A resource for math students in grades 3–12, this website offers lessons, problems and puzzles, video, instructional tools, and more across the math content areas. Students can ask "Dr. Math" their burning questions and participate in weekly challenges. For teachers, the website offers links to lesson plans, articles, research, and free online professional development opportunities. Check it out at http://mathforum.org.
Want to add some new tunes to your music, orchestra, band, and choral classes? The Historic American Sheet Music Collection and the Library of Congress offer 3,042 pieces of sheet music drawn from the Rare Book, Manuscript, and Special Collections Library at Duke University (available at http://library.duke.edu/digitalcollections/hasm). With its selection of Negro spirituals, Civil War songs, and vaudeville and musical theater numbers, this collection provides downloadable sheet music for a wealth of 19th and early 20th century songs.
This collection offers sheet music for tens of thousands of songs published during those specific years (available at http://memory.loc.gov/ammem/smhtml).
Also, the Library of Congress website has compiled links to dozens of performing arts resources at www.loc.gov/rr/perform/new.internet.resources.html.
The Kennedy Center offers a wonderful resource for teaching and learning in the arts. ArtsEdge (http://artsedge.kennedy-center.org), provides more than 180 lesson plans across artistic disciplines.
Use the "How To" finder to access tip sheets and instructions for a wide range of topics, including making student art critiques more purposeful, engaging English language learners through the arts, encouraging reluctant students to express themselves through dance and movement, and using "real world" art assessment strategies. The website also provides a listing of the national standards for arts education, developed by the Consortium of National Arts Education Associations, and links to various state standards.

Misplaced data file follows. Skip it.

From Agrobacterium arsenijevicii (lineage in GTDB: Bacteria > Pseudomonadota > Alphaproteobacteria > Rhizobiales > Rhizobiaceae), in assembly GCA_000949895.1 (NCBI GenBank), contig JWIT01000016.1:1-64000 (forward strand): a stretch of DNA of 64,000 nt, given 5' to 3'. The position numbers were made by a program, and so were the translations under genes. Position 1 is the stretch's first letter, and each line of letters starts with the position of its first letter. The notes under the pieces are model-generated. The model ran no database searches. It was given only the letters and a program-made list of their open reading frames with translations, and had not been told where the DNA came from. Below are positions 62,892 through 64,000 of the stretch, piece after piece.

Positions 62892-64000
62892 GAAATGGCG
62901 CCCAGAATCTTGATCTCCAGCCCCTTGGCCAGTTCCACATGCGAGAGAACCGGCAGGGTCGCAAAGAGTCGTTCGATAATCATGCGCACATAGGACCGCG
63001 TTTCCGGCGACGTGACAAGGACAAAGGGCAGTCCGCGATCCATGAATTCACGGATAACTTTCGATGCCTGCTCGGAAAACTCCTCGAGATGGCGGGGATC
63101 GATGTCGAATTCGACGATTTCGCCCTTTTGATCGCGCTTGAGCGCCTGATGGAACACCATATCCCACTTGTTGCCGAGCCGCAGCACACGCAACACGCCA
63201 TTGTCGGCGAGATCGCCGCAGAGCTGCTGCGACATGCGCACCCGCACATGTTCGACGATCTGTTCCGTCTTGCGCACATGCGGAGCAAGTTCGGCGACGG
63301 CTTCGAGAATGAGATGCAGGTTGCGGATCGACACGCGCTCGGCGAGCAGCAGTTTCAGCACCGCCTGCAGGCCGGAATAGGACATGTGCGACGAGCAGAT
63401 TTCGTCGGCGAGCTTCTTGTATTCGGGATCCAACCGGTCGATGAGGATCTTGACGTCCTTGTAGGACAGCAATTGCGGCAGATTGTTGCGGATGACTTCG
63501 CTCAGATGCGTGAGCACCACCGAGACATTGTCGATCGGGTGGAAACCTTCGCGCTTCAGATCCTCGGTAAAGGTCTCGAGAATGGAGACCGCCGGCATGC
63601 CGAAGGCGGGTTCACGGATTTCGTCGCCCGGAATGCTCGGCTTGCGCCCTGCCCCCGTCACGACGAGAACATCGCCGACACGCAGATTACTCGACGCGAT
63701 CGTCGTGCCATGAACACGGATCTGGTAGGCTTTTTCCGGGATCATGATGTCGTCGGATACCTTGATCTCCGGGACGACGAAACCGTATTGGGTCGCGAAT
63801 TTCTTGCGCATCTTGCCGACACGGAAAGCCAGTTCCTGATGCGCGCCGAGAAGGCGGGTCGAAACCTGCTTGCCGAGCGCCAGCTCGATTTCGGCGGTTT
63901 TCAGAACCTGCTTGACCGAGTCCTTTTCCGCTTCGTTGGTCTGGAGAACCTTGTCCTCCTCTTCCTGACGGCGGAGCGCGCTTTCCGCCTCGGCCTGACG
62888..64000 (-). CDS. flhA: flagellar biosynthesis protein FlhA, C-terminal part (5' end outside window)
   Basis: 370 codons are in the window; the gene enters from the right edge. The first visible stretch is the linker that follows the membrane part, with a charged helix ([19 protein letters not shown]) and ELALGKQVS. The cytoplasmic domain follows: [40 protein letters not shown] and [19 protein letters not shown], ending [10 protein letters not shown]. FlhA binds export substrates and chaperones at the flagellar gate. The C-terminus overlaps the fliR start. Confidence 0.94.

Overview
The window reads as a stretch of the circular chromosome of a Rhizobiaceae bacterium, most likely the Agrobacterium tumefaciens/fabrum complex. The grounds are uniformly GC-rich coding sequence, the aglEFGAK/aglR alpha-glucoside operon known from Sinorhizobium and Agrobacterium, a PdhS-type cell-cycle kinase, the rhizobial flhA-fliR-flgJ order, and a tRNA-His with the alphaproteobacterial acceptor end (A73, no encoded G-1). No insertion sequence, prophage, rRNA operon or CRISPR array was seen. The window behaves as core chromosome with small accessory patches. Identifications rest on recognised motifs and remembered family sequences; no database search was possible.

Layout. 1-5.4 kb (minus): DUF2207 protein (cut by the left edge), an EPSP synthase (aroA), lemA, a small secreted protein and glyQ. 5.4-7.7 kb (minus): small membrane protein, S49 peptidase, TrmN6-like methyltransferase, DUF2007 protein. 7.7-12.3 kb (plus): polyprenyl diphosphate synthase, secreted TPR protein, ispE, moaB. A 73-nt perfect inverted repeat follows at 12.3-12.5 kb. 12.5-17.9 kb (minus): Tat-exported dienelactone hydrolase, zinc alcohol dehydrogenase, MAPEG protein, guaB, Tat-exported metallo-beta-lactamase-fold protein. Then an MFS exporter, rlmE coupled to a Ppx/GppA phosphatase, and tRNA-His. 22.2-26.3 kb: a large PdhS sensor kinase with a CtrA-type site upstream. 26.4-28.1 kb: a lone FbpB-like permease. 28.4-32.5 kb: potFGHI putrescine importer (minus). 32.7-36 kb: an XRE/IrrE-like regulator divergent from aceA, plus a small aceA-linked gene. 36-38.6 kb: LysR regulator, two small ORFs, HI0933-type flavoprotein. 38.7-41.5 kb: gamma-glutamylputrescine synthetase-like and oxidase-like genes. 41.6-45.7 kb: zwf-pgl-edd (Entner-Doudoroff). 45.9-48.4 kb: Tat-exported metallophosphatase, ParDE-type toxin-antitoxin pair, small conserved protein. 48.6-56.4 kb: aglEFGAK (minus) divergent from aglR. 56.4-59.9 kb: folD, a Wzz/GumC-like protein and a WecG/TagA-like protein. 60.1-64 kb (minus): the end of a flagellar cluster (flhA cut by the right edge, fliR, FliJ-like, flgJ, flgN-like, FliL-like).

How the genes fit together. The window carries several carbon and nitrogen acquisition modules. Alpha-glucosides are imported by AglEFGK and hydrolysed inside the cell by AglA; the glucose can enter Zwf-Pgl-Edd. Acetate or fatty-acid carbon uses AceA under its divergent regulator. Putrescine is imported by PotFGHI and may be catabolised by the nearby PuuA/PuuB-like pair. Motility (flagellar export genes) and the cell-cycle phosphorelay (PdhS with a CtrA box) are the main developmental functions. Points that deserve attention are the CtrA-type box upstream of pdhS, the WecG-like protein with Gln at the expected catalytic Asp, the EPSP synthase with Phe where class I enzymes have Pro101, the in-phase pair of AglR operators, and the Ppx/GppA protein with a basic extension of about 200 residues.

Students will love the multimedia resources, such as concerts from internationally acclaimed orchestras; videos tracing the historical roots of different types of musical genres, ranging from Cajun music to Palestinian jazz to mariachi; and all the stimulating interactive activities.
The NEA offers this web-based curriculum and DVD that explores the effect that jazz music has had on American history and society. The five lesson areas include video, audio files, historical photos, student activities and assignments, and assessments. For more information, go to www.neajazzintheschools.org.
Through its partners, the International Reading Association (IRA) and the National Council of Teachers of English (NCTE), and its sponsor, Verizon Thinkfinity, Read-WriteThink provides educators, parents, and after-school professionals with access to "the highest quality practices in reading and language arts instruction by offering the very best in free materials." The lesson plans provided on the site are reviewed by experts and aligned to IRA/NCTE standards and state standards. You can also download graphic organizers, assessment tools, tip sheets, and more at www.readwritethink.org.
The Smithsonian's History Explorer (http://historyexplorer.americanhistory.si.edu/lessons/index.asp) compiles standards-based lessons and activities that young people can do at school or with their families. Students can tap into the Smithsonian's repository of historical artifacts, expert research, and online exhibitions. Check out the guide explaining how to most effectively use primary source documents at http://historyexplorer.si.edu/PrimarySources.pdf.
Also, download study guides from The History Channel Classroom (http://www.history.com/shows/classroom/articles/studyguides), on topics ranging from the "Real Thanksgiving" to African-American D-Day to citizenship. The American Folklife Center (www.loc.gov/folklife/edresources/ed-teacherstudent.html) provides comprehensive research and also guides teachers in creating oral history projects with their students, which can be immensely engaging for young people.
These highlighted resources are just scratching the surface! Click through these links in the online version of this article at www.ascd.org/publications/newsletters/education-update/jun11/vol53/num06/toc.aspx.
Copyright © 2011 by ASCD